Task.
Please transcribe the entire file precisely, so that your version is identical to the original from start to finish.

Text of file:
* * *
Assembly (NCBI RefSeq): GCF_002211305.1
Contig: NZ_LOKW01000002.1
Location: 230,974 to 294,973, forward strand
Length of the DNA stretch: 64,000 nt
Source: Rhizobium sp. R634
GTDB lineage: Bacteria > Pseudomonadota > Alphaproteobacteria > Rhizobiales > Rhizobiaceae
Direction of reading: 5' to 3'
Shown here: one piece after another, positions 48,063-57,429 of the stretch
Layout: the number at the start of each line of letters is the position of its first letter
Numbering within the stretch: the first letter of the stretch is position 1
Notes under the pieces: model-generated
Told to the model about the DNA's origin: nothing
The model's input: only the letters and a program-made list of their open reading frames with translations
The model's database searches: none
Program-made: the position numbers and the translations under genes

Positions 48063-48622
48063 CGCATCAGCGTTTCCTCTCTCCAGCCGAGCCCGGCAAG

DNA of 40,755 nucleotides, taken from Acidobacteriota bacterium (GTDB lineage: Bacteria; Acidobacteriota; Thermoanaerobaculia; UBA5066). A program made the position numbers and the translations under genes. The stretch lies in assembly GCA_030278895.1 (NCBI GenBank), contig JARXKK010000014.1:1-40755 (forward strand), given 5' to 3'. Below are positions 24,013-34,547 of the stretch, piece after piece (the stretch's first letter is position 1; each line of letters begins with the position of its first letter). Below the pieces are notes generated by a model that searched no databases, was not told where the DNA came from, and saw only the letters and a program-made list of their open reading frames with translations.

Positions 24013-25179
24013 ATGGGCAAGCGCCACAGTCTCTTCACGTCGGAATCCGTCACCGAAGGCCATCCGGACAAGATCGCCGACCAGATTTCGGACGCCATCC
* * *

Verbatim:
Assembly (NCBI RefSeq): GCF_002211305.1
Contig: NZ_LOKW01000002.1
Location: 230,974 to 294,973, forward strand
Length of the DNA stretch: 64,000 nt
Source: Rhizobium sp. R634
GTDB lineage: Bacteria > Pseudomonadota > Alphaproteobacteria > Rhizobiales > Rhizobiaceae
Direction of reading: 5' to 3'
Shown here: one piece after another, positions 48,063-57,429 of the stretch
Layout: the number at the start of each line of letters is the position of its first letter
Numbering within the stretch: the first letter of the stretch is position 1
Notes under the pieces: model-generated
Told to the model about the DNA's origin: nothing
The model's input: only the letters and a program-made list of their open reading frames with translations
The model's database searches: none
Program-made: the position numbers and the translations under genes

Positions 48063-48622
48063 CGCATCAGCGTTTCCTCTCTCCAGCCGAGCCCGGCAAG

DNA of 40,755 nucleotides, taken from Acidobacteriota bacterium (GTDB lineage: Bacteria; Acidobacteriota; Thermoanaerobaculia; UBA5066). A program made the position numbers and the translations under genes. The stretch lies in assembly GCA_030278895.1 (NCBI GenBank), contig JARXKK010000014.1:1-40755 (forward strand), given 5' to 3'. Below are positions 24,013-34,547 of the stretch, piece after piece (the stretch's first letter is position 1; each line of letters begins with the position of its first letter). Below the pieces are notes generated by a model that searched no databases, was not told where the DNA came from, and saw only the letters and a program-made list of their open reading frames with translations.

Positions 24013-25179
24013 ATGGGCAAGCGCCACAGTCTCTTCACGTCGGAATCCGTCACCGAAGGCCATCCGGACAAGATCGCCGACCAGATTTCGGACGCCATCC